The Tornadoes (sometimes spelled “Tornados” in the US) didn’t launch the Invasion – and predated it by nearly a year. They couldn’t evcr really be considered an Invasion group but they were definitely a “Beat Group”. But their sudden US chart success owed nothing to their Brit status – but instead to the July 1962 launching of Telstar 1 – a joint US and UK private industry initiative towards establishing satellite communications.
First Beat Group Number 1
The successful launch was a real big deal in the early 1960’s with millions of Americans and Earth citizens scanning the skies at night time to see the distant traveller crawl across the sky. The song Telstar was penned by Beat and Pop group producer Joe Meek. It hit the US charts in November, 1962 and enjoyed a long 15 week run – and peaking at number 1 for three straight weeks and then two weeks at number 2 – making the Tornados the very first Beat Group to reach the top! None of us were much aware that this instrumental group were from Great Britain – and didn’t care much. The song owed much to the slick and techy production – probably more so than to the band members and featured a distinct “European sound”.
The Tornadoes would chart only two additional times in the US with “Ridin the Wind” in February 1963 (number 63) and one more time with “Like Locomotion” entering the charts in December of 1963 a mere one week ahead of the Beatles’ big debut US debut.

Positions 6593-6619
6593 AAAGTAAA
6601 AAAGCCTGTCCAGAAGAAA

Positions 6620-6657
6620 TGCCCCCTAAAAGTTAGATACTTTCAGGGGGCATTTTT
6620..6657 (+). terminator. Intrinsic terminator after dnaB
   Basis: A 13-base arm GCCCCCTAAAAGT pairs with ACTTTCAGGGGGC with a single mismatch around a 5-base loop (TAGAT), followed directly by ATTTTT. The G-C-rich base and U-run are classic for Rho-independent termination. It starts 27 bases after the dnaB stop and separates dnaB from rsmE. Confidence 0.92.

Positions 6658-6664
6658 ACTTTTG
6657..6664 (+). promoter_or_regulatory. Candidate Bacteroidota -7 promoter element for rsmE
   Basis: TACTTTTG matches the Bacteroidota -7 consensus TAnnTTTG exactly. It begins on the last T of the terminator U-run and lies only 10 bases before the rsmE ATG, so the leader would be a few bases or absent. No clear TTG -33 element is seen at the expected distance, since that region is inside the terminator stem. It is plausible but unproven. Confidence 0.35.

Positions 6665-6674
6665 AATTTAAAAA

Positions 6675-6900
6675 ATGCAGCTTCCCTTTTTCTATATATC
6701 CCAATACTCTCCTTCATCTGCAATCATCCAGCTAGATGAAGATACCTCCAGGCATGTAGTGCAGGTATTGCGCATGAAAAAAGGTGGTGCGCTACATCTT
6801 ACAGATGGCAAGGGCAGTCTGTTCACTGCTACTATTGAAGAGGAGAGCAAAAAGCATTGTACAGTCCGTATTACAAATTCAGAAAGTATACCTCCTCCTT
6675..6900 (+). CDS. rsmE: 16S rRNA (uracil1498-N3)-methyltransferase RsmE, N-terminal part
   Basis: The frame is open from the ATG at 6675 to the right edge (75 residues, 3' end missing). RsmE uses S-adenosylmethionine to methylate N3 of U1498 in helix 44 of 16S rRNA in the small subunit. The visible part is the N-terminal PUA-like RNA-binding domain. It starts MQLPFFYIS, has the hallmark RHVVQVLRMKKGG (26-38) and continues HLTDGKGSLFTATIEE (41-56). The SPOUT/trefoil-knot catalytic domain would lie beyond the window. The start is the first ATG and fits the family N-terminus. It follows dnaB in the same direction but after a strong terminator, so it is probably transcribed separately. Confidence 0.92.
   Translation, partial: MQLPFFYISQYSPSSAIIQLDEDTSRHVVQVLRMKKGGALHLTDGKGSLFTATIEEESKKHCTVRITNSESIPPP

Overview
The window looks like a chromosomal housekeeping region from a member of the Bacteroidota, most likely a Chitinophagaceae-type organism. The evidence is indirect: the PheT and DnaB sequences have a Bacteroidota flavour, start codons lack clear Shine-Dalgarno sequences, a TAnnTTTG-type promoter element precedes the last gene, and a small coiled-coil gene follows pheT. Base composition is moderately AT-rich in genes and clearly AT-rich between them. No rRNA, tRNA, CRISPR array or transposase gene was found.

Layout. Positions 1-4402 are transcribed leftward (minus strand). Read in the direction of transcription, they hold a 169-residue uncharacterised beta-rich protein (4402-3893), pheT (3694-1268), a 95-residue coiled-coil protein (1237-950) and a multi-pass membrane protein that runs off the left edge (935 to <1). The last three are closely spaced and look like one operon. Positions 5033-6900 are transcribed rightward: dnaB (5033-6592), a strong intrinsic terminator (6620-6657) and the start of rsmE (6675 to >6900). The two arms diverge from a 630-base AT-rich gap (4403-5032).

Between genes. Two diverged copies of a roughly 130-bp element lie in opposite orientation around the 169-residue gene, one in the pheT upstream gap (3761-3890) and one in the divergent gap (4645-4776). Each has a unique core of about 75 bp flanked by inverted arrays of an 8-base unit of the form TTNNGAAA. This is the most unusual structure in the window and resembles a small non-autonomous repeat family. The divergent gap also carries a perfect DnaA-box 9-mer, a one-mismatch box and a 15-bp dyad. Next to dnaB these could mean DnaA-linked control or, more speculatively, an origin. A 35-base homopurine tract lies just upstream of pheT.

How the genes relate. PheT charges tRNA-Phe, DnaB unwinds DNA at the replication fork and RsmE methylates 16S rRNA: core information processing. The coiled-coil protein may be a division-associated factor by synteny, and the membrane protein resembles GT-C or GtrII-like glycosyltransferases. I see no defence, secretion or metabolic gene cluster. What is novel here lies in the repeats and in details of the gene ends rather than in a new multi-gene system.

The original Tornadoes consisted of Heniz Burt (bass), Norman Hale (organ), George Bellamy (rhythm guitar), Clem Cattini (drums) and Alan Caddy (guitar). When “Telestar” was released, Roger La Vern on organ had replaced Norman Hale. Many Tornadoes would pass through the ranks from their origins until their breakup in 1964 (just when the Invasion was under a full head of steam). Members passed through scores of UK Beat groups including Johnny Kidd and The Pirates, Mike Berry & the Outlaws, Colin Hicks and the Cabin Boys, Carl Wayne and the Vikings, Andy Cavell and the Saints, Screaming Lord Sutch and the Savages and more.
The Tornadoes London LP shown above was released first pumping up the title song – and then again later during the hit’s run with the group name taking center stage.